I was actually thinking of doing the killing the thread part for a week now..
threads must die on their own, there is simply no killing them, they are like weeds, if you pull it, that is like a slap in the face to all the other weeds and they redouble their efforts… No, a thread must be poisoned to death, the life choked out of it, the killer is long gone when the weed dies.
Shotzo, do you know that lot of people know very well that formula for finding angles and powers? and those who don’t can look it up?
Most players are older than you btw, i’m 21 for example, also, i’m professional programmer i.e. i am programming in C++ for money. But i still coulda do autoaims hax even if i was 13, coz its the ~7th grade physics.
There’s precisely nothing smart about that cheat, and you aint gonna impress anyone by knowledge or something.
Change of money:
Static const int doesn’t change its length. Floating points do. Unless C++ is WHACKED OUT… lol.. Either way; it might change its length.. or it might go over its buffer size limit and make the data next to it get all mucked up… I don’t think you can do any calculations with a static const unsigned int, go negative, and go back to its boundaries, without something horrible happening to the code. (I tried this with a robot… yeesh. One direction it went forward both ways, the other direction one wheel changed its direction, but the other one stayed in place..)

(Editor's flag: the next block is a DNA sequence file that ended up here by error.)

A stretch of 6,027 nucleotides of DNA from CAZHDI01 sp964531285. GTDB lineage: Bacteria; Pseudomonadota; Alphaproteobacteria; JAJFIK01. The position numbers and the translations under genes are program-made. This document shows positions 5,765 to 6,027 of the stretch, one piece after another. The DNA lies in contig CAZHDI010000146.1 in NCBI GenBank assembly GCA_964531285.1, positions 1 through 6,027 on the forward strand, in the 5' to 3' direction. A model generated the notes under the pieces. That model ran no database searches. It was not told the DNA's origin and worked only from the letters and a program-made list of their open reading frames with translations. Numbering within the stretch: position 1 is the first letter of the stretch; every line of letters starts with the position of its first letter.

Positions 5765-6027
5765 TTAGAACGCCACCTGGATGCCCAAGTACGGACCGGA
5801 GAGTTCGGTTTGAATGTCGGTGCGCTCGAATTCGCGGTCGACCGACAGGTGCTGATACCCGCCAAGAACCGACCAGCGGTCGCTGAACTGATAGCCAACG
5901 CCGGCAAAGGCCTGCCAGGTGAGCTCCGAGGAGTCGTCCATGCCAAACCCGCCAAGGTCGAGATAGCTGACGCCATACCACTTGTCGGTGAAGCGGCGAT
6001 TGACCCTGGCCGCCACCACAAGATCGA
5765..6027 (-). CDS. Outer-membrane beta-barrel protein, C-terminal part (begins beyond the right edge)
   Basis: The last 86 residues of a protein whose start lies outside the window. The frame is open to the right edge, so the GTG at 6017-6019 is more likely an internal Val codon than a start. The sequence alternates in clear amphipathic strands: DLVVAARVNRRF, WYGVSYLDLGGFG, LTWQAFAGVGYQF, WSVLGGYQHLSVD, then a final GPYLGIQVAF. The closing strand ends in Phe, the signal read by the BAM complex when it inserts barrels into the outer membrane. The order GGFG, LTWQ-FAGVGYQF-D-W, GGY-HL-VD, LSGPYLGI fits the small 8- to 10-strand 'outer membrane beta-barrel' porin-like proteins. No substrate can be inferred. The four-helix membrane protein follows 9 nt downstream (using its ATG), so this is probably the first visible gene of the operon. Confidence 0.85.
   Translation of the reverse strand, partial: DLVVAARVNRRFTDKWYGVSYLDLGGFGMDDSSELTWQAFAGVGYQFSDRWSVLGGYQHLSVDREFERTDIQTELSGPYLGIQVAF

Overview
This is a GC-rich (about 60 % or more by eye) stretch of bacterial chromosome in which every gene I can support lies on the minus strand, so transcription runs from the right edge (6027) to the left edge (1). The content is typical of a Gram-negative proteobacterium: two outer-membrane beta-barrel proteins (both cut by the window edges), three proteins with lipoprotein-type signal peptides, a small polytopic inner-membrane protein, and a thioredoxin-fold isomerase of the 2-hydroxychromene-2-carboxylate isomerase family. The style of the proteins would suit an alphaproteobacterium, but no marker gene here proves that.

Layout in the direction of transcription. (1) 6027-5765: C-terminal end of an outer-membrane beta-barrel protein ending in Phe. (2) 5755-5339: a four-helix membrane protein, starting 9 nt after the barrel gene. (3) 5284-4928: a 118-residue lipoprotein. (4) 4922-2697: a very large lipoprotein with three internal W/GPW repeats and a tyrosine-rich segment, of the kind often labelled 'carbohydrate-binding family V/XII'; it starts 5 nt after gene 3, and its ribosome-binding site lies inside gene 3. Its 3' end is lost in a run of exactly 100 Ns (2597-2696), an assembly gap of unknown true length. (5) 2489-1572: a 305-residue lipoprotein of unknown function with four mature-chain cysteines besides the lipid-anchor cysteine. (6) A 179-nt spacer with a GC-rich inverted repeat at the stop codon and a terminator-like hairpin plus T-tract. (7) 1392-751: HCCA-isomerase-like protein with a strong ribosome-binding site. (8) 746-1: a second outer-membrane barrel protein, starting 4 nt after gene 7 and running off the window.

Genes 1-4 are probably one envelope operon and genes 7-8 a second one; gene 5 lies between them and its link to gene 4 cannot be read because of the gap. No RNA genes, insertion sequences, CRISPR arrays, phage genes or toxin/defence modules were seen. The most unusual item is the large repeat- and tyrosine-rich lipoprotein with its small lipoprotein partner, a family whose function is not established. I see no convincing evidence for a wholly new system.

Well, correct me if I’m wrong … but a “static const int” should NEVER change, right?
Could someone who really knows shed some light on this?
Both of you have made both correct & incorrect statements about ANSI C/C++ :
The sizeof() of any native C/C++ data type in number of octet-bytes does NOT scale up or down based on the specific processor & compiler combination & regardless of other variable declaration modifiers (e.g. ‘static’, ‘volatile’, ‘const’, etc.)
‘const’antly declared variables SHOULD NOT change their values at run-time. Although the compiler SHOULD prevent ‘const’ant value changes via direct variable access, it MAY be possible to change ‘const’ant values via indirect memory accesses (e.g. pointers to memory areas with located ‘const’ant variables). However, since ‘const’ant values are often located in non-volatile ROM or FLASH, the hardware itself is likely to prevent ANY possible ‘const’ant value changes at run-time.
Calculations involving both signed & unsigned (integer) results can easily be designed to NOT “get all mucked up” or have “something horrible happening in the code” by correctly handling signed & unsigned data type overflows.
As Shotzo later amended; the maximum, unsigned, 32-bit integer data value is closer to 4,200,000,000+ than 4,200,000+. However depending on processor/compiler, ‘unsigned long’ might be 32-bit or 64-bit (or higher).